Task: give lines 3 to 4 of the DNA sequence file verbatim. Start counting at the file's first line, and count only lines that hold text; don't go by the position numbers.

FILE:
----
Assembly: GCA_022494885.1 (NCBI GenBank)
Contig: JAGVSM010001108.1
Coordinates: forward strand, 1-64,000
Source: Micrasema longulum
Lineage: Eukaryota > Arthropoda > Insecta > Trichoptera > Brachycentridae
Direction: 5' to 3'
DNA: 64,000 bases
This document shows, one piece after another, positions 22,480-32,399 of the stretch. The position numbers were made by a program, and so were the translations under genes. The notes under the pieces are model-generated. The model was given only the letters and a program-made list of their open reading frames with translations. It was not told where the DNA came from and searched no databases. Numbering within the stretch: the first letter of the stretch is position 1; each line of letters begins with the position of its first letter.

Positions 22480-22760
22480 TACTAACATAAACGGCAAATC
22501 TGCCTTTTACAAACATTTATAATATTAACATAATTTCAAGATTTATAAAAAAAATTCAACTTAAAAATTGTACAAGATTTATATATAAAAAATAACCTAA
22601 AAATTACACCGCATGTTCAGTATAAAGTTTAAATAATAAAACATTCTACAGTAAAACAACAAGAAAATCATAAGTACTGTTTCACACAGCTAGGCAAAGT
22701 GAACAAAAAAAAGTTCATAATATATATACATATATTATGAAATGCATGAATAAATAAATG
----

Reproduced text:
Coordinates: forward strand, 1-64,000
Source: Micrasema longulum